pin means inserted through at least one guide track and one slide block.
5. A lay down seat mechanism as in claim 3, wherein said means to releasably lock said front and rear legs against rotation from the upright position includes
pin means inserted through at least one anchor means fixed to the floor and pivotally mounting one of said rear legs and thorough said rear leg.
6. A lay down seat mechanism as in claim 3, further including
at least one arm rest pivotally connected to one side of said back support frame and pivotable between a position extending forwardly from said back support frame and a position extending alongside said back support frame.
7. A lay down seat mechanism as in claim 6, wherein
each said arm rest has a padded portion extending forwardly of the arm rest, for substantially the length of the arm rest, when said arm rest is positioned to be extending alongside the back support frame.
8. A lay down seating system for aircraft including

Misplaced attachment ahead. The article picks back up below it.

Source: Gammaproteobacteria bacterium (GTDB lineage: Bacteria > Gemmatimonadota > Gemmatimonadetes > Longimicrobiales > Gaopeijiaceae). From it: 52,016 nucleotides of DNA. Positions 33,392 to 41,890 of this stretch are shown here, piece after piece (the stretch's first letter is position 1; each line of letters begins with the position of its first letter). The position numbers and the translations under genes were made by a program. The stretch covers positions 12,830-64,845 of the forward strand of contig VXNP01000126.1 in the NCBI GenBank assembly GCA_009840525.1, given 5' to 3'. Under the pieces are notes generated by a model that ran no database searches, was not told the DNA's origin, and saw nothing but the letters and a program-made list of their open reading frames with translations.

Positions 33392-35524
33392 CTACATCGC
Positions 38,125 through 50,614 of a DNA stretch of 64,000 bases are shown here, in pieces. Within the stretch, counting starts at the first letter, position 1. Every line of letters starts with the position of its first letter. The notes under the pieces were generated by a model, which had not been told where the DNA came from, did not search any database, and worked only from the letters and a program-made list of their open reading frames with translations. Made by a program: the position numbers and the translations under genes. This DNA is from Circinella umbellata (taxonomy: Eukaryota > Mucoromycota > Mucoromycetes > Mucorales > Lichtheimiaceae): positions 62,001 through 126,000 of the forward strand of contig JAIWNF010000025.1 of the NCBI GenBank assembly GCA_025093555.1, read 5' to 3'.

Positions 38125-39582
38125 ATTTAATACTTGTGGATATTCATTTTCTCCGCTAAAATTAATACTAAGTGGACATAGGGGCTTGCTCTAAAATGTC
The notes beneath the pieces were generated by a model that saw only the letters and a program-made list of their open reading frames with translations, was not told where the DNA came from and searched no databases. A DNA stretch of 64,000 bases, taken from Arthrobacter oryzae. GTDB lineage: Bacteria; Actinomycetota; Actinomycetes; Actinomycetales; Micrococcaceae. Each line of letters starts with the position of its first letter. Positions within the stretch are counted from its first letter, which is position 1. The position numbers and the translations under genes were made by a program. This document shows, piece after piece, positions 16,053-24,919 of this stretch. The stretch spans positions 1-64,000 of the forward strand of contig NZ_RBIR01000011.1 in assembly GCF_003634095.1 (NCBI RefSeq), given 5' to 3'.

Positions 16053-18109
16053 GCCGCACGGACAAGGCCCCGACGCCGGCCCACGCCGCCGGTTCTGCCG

a front seat resting on a platform raised from the floor of an aircraft;
a foot rest spaced above the floor of the aircraft and positioned to receive the feet of a passenger seated in the front seat, the space between said platform and said aircraft floor being open to the space between said foot rest and said aircraft floor;
a back seat positioned behind said front seat with both said front seat and said back seat facing in the same direction;
means to move said back seat between an upright seating position and a fully reclined lowered position with a foot portion extending beneath said front seat and said foot rest.
9. A lay down seating system for aircraft as in claim 8, further including
trap door means through the foot rest, providing access to the spaces between said foot rest and the aircraft floor and the platform and the aircraft floor.
10. A lay down seating system for aircraft including
a front seat resting on a platform raised from the floor of an aircraft;
a foot rest spaced above the floor of the aircraft and positioned to receive the feet of a passenger seated in the front seat, the space between said platform and said aircraft floor being open to the space between said foot rest and said aircraft floor;
a back seat positioned behind said front seat;
means to move said back seat between an upright seating position and a fully reclined lowered position extending beneath said front seat;
trap door means through the foot rest, providing access to the spaces between said foot rest and the aircraft floor and the platform and the aircraft floor; and